My daily reading today took me through passages in the book of Numbers.
Specifically, verses outlining the sacrifices that God required of His people, the Israelites. Aside from a short paragraph on land disputes with women, and the choosing of Joshua to lead the people, the majority was a re-giving of instruction. Every day, kill this many baby animals. Weekly, on the Sabbath, add to the number. Begin each month with yet another addition, or several. On this handful of festivals that occur yearly, slaughter this other quantity in addition to the daily, weekly, monthly killing.
Attending Bible college warped me in some ways. It may be an indication of a weak mind on my part. The truth of the matter, whatever the reason, is that I tend to read the Old Testament very allegorically. This sacrifice means this. Other sacrifices relate to my life in this manner. Specific rituals depict this cleansing in my life. Symbolism out the wazoo. The trouble is, while many of these scenarios and comparisons may, in fact, hold validity, what happened to reading for the sake of the text? What happened to reading for the narrative? Have I been so absorbed by how the Word of God relates to me that I have forgotten these conversations actually occurred? That Moses sat down and listened to God tell him all of these things in detail? I imagine he sat there shaking his head at various moments. Eyes wide with wonder, confusion, disbelief even. A rolling of the stomach. A headache that started behind his eyes, perhaps, as he wrote obediently the words, sentences, paragraphs, being translated from sound waves and vibrations by his fragile human brain. And again, wonder, as he heard the voice of God.
Imagine, also, with me the priests who carried out the commands of Holy God. Day after day, week in, week out. The blood, the death, the sadness… Reading this, I wonder: did any of them snap from overwhelming depression? Did it ever get to be just too much? Did human eyes fail to see what spiritual would have realized? My mom frequently says of ministry and the oft-repeated story of loss and betrayal: “If we get to a place that it no longer hurts us, we are no longer in a place of being able to minister.” I mentally, experimentally, apply this to the repetitive priestly duties. What must it have been like to serve the people of God by sacrificing the animals they had raised in an act of worship and submission to Him? How did they see death every day, and still have hearts soft enough to represent to the people the God they worshiped?
God knows that we are human. He also has a much bigger picture than we do. His plan in place required such vast quantity of bloodshed and death. It required the death of His only Son. Reading the Law, I stagger at a loving God expecting fragile mankind to bear up under this kind of longterm mental agony. Reading the Gospels, I stagger at an eternal God, giving His only Son as the Ultimate Sacrifice for the sins of mankind.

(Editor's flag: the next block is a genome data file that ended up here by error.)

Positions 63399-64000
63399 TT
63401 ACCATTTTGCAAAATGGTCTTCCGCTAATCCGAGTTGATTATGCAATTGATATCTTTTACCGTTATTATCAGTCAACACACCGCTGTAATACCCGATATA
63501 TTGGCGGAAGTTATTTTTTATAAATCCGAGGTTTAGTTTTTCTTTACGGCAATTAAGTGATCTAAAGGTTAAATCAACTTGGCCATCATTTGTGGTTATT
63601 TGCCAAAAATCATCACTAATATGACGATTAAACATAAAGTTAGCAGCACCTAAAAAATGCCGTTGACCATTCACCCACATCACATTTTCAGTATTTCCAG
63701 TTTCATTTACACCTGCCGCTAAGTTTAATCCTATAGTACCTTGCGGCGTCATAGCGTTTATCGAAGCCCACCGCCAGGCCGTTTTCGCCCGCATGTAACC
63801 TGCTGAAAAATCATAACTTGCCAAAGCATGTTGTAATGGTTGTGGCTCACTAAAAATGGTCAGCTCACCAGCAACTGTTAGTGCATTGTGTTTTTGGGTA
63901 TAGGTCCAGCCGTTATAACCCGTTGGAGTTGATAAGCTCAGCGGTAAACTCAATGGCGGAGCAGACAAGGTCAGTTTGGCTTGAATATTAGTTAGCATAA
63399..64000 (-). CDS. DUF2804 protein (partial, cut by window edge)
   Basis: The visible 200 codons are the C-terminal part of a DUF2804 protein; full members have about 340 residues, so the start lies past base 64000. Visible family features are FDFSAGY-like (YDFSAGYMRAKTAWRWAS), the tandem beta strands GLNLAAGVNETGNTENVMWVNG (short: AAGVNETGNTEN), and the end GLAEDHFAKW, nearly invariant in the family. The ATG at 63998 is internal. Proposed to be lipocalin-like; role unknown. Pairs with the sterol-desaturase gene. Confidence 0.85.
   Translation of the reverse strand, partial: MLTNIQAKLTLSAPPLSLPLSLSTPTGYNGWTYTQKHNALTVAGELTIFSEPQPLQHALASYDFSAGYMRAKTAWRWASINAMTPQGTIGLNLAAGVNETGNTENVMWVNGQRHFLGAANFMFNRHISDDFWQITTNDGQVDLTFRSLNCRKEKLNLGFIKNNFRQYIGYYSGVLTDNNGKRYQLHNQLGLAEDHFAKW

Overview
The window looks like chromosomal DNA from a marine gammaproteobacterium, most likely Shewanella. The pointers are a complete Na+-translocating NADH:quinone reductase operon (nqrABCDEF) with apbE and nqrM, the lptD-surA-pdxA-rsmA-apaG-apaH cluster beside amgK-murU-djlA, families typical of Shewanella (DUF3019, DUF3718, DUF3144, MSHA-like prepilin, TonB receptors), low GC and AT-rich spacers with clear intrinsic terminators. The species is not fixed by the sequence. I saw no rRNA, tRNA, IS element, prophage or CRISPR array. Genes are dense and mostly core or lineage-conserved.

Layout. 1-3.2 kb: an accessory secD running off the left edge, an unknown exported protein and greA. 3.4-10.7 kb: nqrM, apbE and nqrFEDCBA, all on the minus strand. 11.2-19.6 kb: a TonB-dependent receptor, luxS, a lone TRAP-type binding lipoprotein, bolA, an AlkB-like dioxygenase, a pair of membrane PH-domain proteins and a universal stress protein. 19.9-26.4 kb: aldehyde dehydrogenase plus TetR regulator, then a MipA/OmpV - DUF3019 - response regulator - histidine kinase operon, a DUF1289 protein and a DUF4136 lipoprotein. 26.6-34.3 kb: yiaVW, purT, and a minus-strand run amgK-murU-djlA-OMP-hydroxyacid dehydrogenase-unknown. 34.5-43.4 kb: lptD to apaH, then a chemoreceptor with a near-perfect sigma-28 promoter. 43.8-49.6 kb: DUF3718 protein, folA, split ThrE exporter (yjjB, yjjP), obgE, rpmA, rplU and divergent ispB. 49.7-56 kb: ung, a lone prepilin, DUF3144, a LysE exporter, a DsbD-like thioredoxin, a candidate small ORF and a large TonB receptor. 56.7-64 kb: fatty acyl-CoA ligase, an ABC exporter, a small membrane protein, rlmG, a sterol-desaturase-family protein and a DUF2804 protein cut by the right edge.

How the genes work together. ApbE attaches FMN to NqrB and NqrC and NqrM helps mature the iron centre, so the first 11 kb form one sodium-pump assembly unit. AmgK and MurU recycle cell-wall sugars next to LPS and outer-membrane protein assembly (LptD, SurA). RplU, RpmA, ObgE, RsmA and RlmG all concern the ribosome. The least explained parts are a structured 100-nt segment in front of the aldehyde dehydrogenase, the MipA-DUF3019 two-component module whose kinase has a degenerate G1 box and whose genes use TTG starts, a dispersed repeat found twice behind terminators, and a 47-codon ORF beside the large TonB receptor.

The temporary conclusion I come to is this: it is not more than we deserve. It was not more than the priests deserved. It was not more than Moses, or any of the Israelites deserved. As humans, born into separation from their Creator, death and Hell is deserved. God, in His great love, allowed them to see death, but not their own death, and for a purpose. His commands made a way for redemption till Redemption could be purchased in full. They sacrificed every day because one day, He would sacrifice for them.
And He asks us to do the same. (Romans 12:1) “And so, dear brothers and sisters, I plead with you to give your bodies to God because of all he has done for you. Let them be a living and holy sacrifice—the kind he will find acceptable. This is truly the way to worship him.” The sacrifice of the people of Israel looked forward expectantly to the fulfillment of His promised Salvation. Our sacrifice looks back at the completed work and says, “Thank you. I belong to you.”
It may have been brutal, seeing death the way they did. It is brutal, seeing the death of our selves. It was brutal, seeing His only Son on the cross for the sins of a world who, for the most part, would not recognize His Love.
I have come to a temporary conclusion. I am in a temporary body. I am in a temporary state of mind. My prayer is that I will continue to be able to look at the Scriptures with new eyes. I do not want to be finished learning. I need to be continually changing. The only permanent is God. And the unfathomable gift of Redemption through His Sinless Son’s Sacrifice.